Today’s Seattle Sounder fan base of 40,000, of which he is one, “is astonishing!” he says. “It would make the Sounders the tenth best supported team in Britain! We have fantastic crowds. ”
There’s another lesson to be learned here as well. It’s about how some engagements start out as one mission
(the “World Cup”) and then morph into another — (“Major League Soccer.”) ”It’s called the Pivot,” reminds
Copley. “It is practically inevitable that the first idea a new company founder has will be revised or reinvented
along the path to fruition. ”It’s the skill set and flexibility of the startup, and the advisors, that makes all the
difference as a young company progresses!”
You can’t help but admire this soccer-aficionado-turned-startup-coach’s team spirit! Go Grow50!
MovingWorlds Wins First Look Forum and a Series of Dates with Grow50 - "Where Peace Corps Meets Match.com"
When it comes to volunteering, there’s no shortage of global organizations looking for extra hands, but it’s not always easy finding a place to lend your efforts.
Enter MovingWorlds, a Seattle startup that’s building a platform where people can go, list their expertise, and find an organization looking for exactly what you have to offer.
Co-founder and University of Washington alum Mark Horoszowski says his company could change the game in global volunteering. MovingWorlds connects professionals in marketing, business, and tech fields who are looking for skill-specific ways to volunteer with the small organizations who need their help.
Here’s how MovingWorlds works: Professionals post where they’d like to go and what they have to offer, and organizations post their plans and the skill sets they need Or, as Horozowski explains it, it’s where “the Peace Corps meets Match.com.”
The company just won the grand prize at last week’s Northwest Entrepreneur Network First Look Forum, taking home a $50,000 donation of business building services from Seattle’s Grow50 Initiative.
Horoszowski said the idea for MovingWorlds really came out of a market need he originally thought was already filled.
In 2011, Horoszowski was traveling the world. He’d left Seattle with a plan to donate his marketing and business skills in the global volunteer network. He had a specific skill set, and figured there would be plenty of ways to use it in other communities. But as he searched, he found something he didn’t expect — regardless of the country, it was actually difficult to find places to volunteer with the skills he had to give.
“If you did a Google search, you’d just find some organization trying to charge you $2,500 a week to build a house or a well,” Horoszowski said. “That’s just not sustainable work.”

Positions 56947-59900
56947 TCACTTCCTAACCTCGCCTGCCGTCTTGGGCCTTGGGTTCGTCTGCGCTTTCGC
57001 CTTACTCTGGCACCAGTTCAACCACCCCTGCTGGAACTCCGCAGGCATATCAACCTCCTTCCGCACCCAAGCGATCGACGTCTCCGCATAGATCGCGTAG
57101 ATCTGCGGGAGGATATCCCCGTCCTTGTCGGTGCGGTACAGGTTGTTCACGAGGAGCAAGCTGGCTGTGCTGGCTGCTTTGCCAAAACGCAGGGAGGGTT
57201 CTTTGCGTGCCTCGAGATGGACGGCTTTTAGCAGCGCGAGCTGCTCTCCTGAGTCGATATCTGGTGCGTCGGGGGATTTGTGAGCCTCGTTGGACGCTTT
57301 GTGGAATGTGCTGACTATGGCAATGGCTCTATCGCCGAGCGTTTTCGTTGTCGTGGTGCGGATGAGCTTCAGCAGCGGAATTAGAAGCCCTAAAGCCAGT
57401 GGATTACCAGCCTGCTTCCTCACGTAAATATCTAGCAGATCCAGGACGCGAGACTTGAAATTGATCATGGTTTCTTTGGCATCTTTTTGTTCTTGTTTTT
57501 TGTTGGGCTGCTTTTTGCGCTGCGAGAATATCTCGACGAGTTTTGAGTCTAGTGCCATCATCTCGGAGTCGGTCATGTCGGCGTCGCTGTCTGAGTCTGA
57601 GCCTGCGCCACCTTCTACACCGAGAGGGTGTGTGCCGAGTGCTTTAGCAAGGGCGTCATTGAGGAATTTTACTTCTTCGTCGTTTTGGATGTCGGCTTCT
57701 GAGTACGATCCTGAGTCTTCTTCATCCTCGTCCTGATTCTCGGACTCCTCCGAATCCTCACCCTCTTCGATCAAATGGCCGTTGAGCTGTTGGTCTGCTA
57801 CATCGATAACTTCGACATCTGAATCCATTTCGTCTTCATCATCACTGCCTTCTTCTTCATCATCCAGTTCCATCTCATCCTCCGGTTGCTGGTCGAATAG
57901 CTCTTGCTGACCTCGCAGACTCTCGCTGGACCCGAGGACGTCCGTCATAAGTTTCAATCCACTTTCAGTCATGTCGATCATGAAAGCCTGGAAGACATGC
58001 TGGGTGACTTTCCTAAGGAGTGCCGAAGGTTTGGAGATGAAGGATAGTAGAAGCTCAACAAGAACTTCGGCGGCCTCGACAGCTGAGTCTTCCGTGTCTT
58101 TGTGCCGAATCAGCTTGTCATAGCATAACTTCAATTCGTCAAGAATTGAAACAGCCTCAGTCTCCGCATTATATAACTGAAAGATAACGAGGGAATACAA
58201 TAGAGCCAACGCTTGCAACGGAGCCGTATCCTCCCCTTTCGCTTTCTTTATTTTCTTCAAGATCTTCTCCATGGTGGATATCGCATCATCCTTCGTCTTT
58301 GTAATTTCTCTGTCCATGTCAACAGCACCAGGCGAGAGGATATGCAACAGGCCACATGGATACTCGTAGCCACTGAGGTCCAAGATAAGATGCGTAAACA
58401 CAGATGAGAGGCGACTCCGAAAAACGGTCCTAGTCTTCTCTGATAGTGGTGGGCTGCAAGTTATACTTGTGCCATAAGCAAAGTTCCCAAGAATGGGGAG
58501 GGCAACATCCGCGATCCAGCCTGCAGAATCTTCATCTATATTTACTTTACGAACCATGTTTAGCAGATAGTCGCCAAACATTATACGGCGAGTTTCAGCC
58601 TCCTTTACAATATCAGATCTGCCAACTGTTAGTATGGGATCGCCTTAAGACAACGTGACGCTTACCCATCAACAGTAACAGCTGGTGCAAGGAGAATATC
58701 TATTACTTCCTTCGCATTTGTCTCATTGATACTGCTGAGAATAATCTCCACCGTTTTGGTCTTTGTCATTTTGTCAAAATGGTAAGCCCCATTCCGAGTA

Horoszowski wanted a program that felt meaningful in the longterm, a place where he could put to use the skills he’d spent years developing. So he began looking into communities on his own, searching for people who might be looking for help in growing and sharpening their small businesses. As he expected, there was no real shortage of people looking for his expert help.
Horoszowski eventually landed in Buenes Aires, Argentina, where he continued to advise business owners. While working there, he met MovingWorlds co-founder Derk Norde. Norde had spent the last eight years in Latin America supporting local entrepreneurs. When Horizowski told him how much trouble he had finding opportunities to volunteer his own skills, Norde was a little shocked.
Professionals go through a series of questions, where they answer where they'd like to go and what their skill set entails.
“He said it was fascinating because entrepreneurs would come to him and ask for [business] support but they had no idea where to find these professionals,” Horoszowski said.
On the other hand, Horoszowski had been blogging about his experiences since he began finding local businesses to advise. And with each new post, he received emails from professionals in the United States — lawyers, marketing professionals, and entrepreneurs — asking how they could help.
From opposite ends, both founders realized the same thing: developing businesses needed help, and professionals wanted to give it. Problem was, there wasn’t yet a way of connecting the two. It was in that market gap where they realized a new startup had a chance, and MovingWorlds was born.
After a year of development, the company now has several volunteers on projects and a few who have already returned. Horoszowski said the site allows both the organization in need and the professional to tailor their requests.
“There are organizations that are coming to us and saying they need someone like this now,” Horoszowski said. “From a social impact standpoint, that’s really important.”
They currently offer three different price-point packages for participating professionals. Starting at $99, each package offers various degrees of Moving Worlds support to the volunteer.
Apart from business management advisors, many organizations have come to MovingWorlds with requests for specialized talent in software engineering and tech support.
Horoszowski thought the factor that separated the program from other volunteer opportunities was simple. He said the need for various highly skilled volunteers is all across the board, and it’s something professionals are aching to do as well.
“It’s a place where professionals can find the best place to donate their expertise around the world,” he said, “We’re really just trying to connect the right human capital to helping to ensure progress.”